• Proposed
  • 2Under Assessment
  • 3Preliminary Assessed
  • 4Assessed
  • 5Published

Hygrocybe calyptriformis var. calyptriformis (Berk.) Fayod

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Scientific name
Hygrocybe calyptriformis var. calyptriformis
(Berk.) Fayod
Common names
Hygrophore en capuchon
Pink waxcap
Rosenroter Saffling
Hygrophore en capuchon
Rožainā stiklene
IUCN Specialist Group
Mushroom, Bracket and Puffball
Assessment status
Proposed by
Clemence Pillard
Comments etc.
Sean Cooch, Inita Daniele, Matthias Kaltenböck, Clemence Pillard

Assessment Status Notes

Taxonomic notes

Synonyms : Agaricus calyptriformis [sub “calyptraeformis”] Berk., Hygrophorus calyptriformis [sub “calyptraeformis”] (Berk.) Berk. & Broome, Porpolomopsis calyptriformis (Berk.) Bresinsky, Humidicutis calyptriformis (Berk.) Vizzini & Ercole

Why suggested for a Global Red List Assessment?

A striking agaric, with a conical pinkish cap and a whitish to pinkish stem: It is mainly present in the Atlantic (esp. UK) and Alpine domains and lives on humus, as a terricolous saprotroph. It mainly occurs in unfertilized meadows and pastures but has also been observed in other biotopes (dunes, forests, calcareous fens, heaths). It is mainly threatened by eutrophication and by cessation of grassland management.

Geographic range

Global distribution : Europe, Asia (Turkey, Russia, Korea, China, Japan), North America (USA), Central America (Dominican Republic).

Distribution in Europe : The species occurs from lowlands to subalpine regions (e.g. Slovenia, UK), where it has been found up to 1800m (Bresinsky 2008).

Areal diagnosis for Europe : Mainly Atlantic (esp. UK) and Alpine ; also Central European ; very rare in Sarmatic domain, Thermonemoral , Mediterranean and Steppe domains (an isolated record in Ukraine); absent from Arctic and Boreal domains.

Population and Trends

Number of currently known sites in Europe: About 639, including 450 in UK, Also known from Asia and Noth America.

Changes in frequency : In Lithuania no records are mentioned after 1974. In Czech Republic, France, Germany and Slovakia a decrease has been noticed during the last decades. In Poland no change of frequency is mentioned. In UK an increase in the number of sites is reported.

In Europe, Hygrocybe calyptriformis is typical of waxcap grasslands, a declining habitat due to changing agricultural practices.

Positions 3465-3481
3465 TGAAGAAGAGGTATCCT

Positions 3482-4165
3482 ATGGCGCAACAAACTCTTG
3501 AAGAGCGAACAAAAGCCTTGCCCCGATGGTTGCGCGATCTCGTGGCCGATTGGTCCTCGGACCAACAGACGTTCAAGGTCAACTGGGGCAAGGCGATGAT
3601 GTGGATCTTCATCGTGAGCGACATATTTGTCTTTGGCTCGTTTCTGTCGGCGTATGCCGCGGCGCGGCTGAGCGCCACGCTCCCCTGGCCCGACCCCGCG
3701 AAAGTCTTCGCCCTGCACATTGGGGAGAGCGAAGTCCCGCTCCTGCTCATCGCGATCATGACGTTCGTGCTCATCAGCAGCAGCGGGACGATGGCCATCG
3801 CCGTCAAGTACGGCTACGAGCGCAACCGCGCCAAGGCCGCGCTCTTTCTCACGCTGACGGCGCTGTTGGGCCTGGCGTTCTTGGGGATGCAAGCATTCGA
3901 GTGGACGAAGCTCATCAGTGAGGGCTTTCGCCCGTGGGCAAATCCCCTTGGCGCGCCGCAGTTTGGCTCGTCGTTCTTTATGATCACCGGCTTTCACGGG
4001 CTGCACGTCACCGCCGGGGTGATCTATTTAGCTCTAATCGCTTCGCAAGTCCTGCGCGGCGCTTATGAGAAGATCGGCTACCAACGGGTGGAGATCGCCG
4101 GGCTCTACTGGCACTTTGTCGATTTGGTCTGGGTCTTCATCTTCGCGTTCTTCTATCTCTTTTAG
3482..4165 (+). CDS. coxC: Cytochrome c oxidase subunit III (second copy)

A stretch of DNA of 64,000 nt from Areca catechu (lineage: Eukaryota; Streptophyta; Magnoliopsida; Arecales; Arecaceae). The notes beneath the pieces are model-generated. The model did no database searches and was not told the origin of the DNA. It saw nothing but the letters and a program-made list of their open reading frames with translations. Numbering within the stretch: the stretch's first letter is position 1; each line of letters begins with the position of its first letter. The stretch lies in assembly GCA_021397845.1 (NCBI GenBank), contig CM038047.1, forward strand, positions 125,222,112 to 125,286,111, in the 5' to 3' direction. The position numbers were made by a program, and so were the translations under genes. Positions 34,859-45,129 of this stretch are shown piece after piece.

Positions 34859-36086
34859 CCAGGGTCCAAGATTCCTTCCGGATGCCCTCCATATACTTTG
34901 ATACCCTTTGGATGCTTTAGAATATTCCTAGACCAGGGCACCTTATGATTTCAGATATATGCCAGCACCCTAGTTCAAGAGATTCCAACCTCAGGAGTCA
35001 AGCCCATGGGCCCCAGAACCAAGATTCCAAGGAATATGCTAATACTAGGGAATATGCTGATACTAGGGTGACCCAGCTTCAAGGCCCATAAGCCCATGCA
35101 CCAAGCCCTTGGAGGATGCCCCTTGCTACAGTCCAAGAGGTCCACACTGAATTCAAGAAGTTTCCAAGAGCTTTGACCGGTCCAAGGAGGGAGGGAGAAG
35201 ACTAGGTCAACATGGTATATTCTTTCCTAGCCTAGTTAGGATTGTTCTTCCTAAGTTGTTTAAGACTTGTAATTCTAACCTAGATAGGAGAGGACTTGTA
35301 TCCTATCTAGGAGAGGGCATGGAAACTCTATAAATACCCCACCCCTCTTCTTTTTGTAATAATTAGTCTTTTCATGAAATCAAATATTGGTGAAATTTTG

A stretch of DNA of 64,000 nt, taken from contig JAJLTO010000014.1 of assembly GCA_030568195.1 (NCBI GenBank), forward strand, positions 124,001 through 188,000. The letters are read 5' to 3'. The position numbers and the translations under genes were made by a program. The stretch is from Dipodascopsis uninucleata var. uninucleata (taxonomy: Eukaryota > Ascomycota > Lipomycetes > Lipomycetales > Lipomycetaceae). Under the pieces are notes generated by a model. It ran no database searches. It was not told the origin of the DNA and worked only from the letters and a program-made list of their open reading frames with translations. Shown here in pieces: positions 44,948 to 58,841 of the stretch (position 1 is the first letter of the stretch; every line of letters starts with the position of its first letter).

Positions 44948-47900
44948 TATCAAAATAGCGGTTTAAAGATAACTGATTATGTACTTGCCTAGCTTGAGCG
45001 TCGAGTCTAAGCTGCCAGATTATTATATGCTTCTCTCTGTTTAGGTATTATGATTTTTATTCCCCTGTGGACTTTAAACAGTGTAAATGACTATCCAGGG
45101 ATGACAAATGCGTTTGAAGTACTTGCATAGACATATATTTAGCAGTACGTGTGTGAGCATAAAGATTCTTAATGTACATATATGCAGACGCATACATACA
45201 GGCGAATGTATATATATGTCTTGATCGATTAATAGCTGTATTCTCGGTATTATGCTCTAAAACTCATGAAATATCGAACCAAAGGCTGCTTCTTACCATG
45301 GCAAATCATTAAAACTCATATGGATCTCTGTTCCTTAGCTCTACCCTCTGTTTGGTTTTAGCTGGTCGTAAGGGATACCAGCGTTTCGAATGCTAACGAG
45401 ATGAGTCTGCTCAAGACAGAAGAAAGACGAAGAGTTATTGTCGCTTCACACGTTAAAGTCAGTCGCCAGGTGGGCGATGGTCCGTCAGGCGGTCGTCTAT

The species is everywhere considered rare (Boertmann 1995) and even threatened with an extinction soon; The intensification of agriculture and the widespread use of fertilizers make it an endangered species throughout Europe (Krieglsteiner, 2001).

Population Trend: Deteriorating

Habitat and Ecology

Trophism, hosts and substrates : The species is probably a terricolous saprotroph wich decomposes humus particles. However, observations made on species of the group of Hygrocybe conica seem to show they can develop some kind of mycorrhizal association with seed plants (Halbwachs et al. 2013). On the other hand, Boertmann (2010: 25) evokes the hypothesis of a possible commensalism between Hygrocybe species and mosses.

Vegetation : The fungus is recorded from different kinds of biotopes. Most often it was found in extensively used, unfertilized grasslands (meadows and pastures). The species also occurs in dunes, forests (dehesas), oak plantations (Ukraine), olive-tree plantation (Italy), calcareous fens, heaths and scrublands. Noteworthy is a certain preference for anthropogenic biotopes especially in UK (lawns, churchyards, cemeteries and parks).

Soil requirements : The species is rather euryoecious. It tolerates a large range of pH-values from acid to basic, of water supply from rather dry to damp, and of nitrogen content from low to moderately high. Soil types : brown soil, rendzina (Germany). Geologic substrate : limestone (e.g. Slovenia), crystalline shist (Bulgaria). The fungus avoids sandy soils and sites with a thick litter layer.

Synanthropy : The species mainly occurs in semi-natural and distinctly anthropogenic grasslands, seldom in natural biotopes (e.g. forests, dunes).